This semester the students in my freshman seminar had to do very, very difficult papers in which they had to take a case-study book on ethics (equal respect, community, relationship, character growth, greater good); collate it with class discussion on morals, conventions, tastes and habits; and use these conceptual tools to understand something about two or more of The Spirit Catches You and You Fall Down, The Kite Runner, and Padre Padrone.
This is a test; this is only a test. It’s a project that can’t be done well without some degree of reflection and integrative thinking. Reflection because the first practical / conceptual hurdle is a triple code-shift among formal concepts and at least two cultural complexes unfamiliar to all of the students. Integration because these codes can’t just be described, they have to be understood well enough to figure out something based on them.
So far the students have been doing fairly well, all in all, in figuring out something about the locality of lifeworlds. But it’s interesting to see how they struggle their way toward the necessary orientation. One favorite move, and of course I’ve seen this many times before, is the “According to Webster’s, ethics is defined as … blahblahblah” opening. Formally this is an immediate fail, because one of the textbooks and a big chunk of the class have been devoted to moving their understanding of ethics and associated conduct codes beyond the mere dictionary definitions. In this vein I’ll sometimes trot out the metaphor of the shovel and the hole. If I hand you a shovel and tell you to go dig a hole, does knowing that according to Webster’s a shovel is a flat-bladed tool designed for digging get the hole dug?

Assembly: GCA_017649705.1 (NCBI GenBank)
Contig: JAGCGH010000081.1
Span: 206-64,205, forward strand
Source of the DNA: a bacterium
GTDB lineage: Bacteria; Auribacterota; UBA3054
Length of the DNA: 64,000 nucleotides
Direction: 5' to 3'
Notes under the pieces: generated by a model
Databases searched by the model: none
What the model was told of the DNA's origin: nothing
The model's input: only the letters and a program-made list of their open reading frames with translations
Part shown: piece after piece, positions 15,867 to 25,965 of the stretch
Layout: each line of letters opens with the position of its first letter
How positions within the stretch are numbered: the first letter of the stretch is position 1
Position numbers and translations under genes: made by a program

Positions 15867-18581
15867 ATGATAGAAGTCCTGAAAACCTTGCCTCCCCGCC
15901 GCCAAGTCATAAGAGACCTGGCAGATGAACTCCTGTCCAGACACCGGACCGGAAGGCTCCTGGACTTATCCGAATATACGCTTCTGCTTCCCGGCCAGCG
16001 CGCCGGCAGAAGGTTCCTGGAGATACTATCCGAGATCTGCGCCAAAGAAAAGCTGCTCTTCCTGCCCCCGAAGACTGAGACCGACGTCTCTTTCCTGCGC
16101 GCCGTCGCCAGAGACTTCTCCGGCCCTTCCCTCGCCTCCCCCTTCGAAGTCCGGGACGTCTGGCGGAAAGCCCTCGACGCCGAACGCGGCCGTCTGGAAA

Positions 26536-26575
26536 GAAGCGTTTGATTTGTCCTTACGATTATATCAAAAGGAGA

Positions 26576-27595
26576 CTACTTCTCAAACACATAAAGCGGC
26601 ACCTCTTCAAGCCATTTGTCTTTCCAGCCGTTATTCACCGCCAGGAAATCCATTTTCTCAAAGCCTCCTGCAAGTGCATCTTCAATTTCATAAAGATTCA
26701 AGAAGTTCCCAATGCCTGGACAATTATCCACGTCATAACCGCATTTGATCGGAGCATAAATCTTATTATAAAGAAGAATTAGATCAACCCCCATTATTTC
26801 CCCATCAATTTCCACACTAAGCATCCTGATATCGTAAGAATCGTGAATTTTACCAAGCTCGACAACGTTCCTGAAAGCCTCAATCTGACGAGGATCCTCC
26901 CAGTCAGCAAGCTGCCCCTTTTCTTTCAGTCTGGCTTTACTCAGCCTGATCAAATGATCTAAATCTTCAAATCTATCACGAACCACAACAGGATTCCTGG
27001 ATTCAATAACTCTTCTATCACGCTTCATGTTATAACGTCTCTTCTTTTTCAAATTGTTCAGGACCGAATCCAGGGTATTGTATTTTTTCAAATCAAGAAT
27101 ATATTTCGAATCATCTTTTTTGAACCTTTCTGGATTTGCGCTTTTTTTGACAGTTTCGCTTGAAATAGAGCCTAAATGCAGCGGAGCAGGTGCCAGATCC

The metaphor is designed to get them thinking in terms of a more fundamental one, that concepts are tools to be used, not objects to be described. But at least for some folks, concepts can’t be used like tools until their objectivity is properly embedded in a schema. Belonging to the Emperor, looking like flies from a long way off. So in terms of the learning dynamics, the ‘according to Webster’s’ strategy is often something like taking a running start at a tough wall to climb – not the task yet, but perhaps an essential part of its preparation, a way of gathering momentum toward the task and getting it going in roughly the right direction.
Again formally, in the paper the definition is in no way authoritative and is taking up precious space that should be on task instead. So over time I try to be friendly about their gathering work, while encouraging them to move more and more of it offstage. These are freshmen after all; but then again I’m still trying to figure out the whole frontstage / backstage thing myself.